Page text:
Who Benefits From Trump’s Tax Plan?

Who are the Winners & Losers in Trump’s Proposed  Tax Plan

While the details are just emerging and the final plan is sure to change, the tax overhaul that Trump & the Republican party recently unveiled has clear beneficiaries; and early indications are it is NOT the “middle class”.  In fact, according to this analysis, Trump’s tax plan will see the majority of the benefits—i.e. tax cuts— to the rich; particularly the top 1% & 0.1%.

 In Indianapolis last Wednesday, Trump outlined his proposal and stated, “…the biggest winners will be the everyday American workers as jobs start pouring into our country, as companies start competing for American labor and as wages start going up at levels that you haven’t seen in many years…”.   This is your classic “trickle down economics” argument that has been made for decades; that by cutting taxes on big businesses and the wealthy, the average American worker will see the benefits work their way down to them in the form of higher wages and more jobs.  The only problem is that study after study has shown these benefits never really reach the middle class.  Staying true to theory of trickle down, Trump proposes slashing taxes dramatically for Americans who earn north of $730,000 a year.

What’s in Trump’s Tax Plan? 

Although far from finalized, the main points of the plan that affect Individual taxpayers are:

  1. Reduce the tax bracket from seven brackets to three: with tax rates of 12%, 25% and 35% percent with a possibility of adding a fourth bracket.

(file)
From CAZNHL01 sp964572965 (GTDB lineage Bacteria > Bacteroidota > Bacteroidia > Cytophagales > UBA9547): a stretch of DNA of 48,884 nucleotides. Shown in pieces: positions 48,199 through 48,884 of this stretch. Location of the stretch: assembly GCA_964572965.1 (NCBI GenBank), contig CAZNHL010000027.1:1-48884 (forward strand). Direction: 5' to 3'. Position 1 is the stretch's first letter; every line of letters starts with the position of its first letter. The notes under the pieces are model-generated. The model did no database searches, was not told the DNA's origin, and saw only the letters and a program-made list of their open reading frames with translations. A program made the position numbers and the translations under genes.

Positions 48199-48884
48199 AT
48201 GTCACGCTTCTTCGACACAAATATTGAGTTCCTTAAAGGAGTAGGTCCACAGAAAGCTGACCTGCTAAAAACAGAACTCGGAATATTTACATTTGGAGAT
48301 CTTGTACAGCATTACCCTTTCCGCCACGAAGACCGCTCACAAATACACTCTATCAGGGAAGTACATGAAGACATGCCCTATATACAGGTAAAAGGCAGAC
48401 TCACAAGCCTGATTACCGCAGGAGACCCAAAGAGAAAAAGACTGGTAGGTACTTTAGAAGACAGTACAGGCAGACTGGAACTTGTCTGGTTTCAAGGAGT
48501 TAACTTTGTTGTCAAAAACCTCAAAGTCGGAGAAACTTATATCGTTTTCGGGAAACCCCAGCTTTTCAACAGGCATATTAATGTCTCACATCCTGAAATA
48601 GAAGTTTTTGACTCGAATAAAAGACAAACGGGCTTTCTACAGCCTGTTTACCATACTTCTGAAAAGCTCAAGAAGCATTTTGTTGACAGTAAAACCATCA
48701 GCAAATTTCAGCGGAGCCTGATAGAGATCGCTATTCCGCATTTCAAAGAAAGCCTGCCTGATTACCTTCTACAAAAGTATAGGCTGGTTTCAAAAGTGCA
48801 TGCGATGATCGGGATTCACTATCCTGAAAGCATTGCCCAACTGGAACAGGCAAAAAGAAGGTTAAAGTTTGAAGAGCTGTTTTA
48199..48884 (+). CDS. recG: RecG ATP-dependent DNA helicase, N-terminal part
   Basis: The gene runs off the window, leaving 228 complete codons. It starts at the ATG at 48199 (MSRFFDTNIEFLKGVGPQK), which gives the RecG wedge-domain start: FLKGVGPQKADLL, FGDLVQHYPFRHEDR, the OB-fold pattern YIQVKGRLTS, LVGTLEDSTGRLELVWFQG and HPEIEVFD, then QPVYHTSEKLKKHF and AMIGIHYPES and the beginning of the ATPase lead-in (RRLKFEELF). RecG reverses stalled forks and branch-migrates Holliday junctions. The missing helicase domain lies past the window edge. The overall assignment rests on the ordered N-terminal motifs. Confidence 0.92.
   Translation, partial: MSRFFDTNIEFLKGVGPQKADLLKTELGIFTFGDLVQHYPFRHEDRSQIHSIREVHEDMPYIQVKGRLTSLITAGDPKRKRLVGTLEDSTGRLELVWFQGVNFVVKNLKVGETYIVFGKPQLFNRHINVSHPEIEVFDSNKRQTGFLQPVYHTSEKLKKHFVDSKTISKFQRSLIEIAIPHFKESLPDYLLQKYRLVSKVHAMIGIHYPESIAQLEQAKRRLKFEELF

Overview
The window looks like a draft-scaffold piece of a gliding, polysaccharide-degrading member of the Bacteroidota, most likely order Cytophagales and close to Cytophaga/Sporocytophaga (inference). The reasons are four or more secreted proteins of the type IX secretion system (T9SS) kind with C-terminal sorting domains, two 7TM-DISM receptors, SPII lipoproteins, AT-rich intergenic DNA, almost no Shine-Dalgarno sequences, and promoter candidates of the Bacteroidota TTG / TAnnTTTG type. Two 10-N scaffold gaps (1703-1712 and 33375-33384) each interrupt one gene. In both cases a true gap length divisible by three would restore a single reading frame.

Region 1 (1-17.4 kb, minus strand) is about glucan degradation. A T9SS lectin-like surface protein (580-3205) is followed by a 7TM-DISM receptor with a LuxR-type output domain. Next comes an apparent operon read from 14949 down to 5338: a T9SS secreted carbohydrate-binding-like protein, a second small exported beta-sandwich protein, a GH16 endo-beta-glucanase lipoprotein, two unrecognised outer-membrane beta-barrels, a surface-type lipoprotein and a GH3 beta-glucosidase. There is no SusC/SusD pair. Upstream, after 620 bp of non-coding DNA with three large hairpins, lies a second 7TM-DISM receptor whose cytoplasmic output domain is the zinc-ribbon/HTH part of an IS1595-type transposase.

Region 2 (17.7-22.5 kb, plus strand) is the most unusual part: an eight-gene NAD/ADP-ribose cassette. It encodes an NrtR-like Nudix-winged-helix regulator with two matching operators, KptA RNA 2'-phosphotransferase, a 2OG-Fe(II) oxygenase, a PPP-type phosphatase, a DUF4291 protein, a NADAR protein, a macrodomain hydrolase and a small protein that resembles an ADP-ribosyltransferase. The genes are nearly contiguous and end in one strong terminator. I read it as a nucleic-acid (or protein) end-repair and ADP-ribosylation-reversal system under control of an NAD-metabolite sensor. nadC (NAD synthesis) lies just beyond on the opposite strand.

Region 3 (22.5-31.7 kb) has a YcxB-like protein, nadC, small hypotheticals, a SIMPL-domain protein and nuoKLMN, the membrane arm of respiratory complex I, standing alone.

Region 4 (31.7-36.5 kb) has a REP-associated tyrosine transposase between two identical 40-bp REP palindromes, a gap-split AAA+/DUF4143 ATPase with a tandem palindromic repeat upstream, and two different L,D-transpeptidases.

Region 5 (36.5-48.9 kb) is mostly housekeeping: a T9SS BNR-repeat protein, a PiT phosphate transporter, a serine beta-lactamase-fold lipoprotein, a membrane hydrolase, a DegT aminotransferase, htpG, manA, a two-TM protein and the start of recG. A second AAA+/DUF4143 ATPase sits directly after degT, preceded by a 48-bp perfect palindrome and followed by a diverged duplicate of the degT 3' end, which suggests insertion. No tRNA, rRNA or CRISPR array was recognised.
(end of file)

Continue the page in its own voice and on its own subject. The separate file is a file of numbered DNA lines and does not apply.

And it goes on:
2. Doubling the standard deduction from $6,000 to $12,000 for individuals and from $12,000 to $24,000 for those married filing jointly.
  3. Creation of a new tax credit for non-child dependents while increasing the current child tax credit.
  4. Elimination of most itemized deductions but keeping the mortgage interest and charitable giving deductions.  Tax incentives for retirement saving and education plans will be retained; i.e SEP, Traditional, Roth IRA’s and 529 college saving plans etc.

As far as business & corporate taxes, this proposal is just as ambitious.  In President Trump words: “This will be the lowest top marginal income tax rate for small and midsize businesses in this country in more than 80 years…”.  Under this plan, businesses and corporations would see:

  1. A decrease in overall tax rate from 35% to 20%
  2. A new tax rate of 25% for “pass-through” income for businesses like sole proprietorships and partnerships which currently make up nearly 95% of all businesses which are taxed at the rate of their owners.
  3. Limitation of the deductibility of corporate interest expenses, in exchange for the option to immediately expense business investments
  4. Preserves tax credits for research and development and low-income-housing from a business standpoint.

Although the tax plan has a vast amount of changes for individuals & business on many levels, the benefits overwhelming favor the affluent and business owners.

How is the Public Reacting to the Trump Tax Plan?

Proponents of this tax plan for companies are overjoyed: “An encouraging step forward in our shared goal of a tax system that delivers higher economic growth, job creation and wages that our country desperately needs.” said Jamie Dimon, the chief executive of JPMorgan Chase and the chairman of the Business Roundtable.  John Stephens, the AT&T chief financial officer, said it was “A big step toward meaningful reform that would encourage more investment and job creation in the United States.”

Opponents like Edward D. Kleinbard, a tax expert at the University of Southern California law school calls Trump’s Tax Plan “a very cynical document…The extraordinary thing about the proposal is that we know that it loses trillions of dollars in revenue, yet at the same time the only people we can identify as guaranteed winners are the most affluent.”  Even Republican Rand Paul recently came out against Trump’s tax plan calling it a “middle class tax hike”.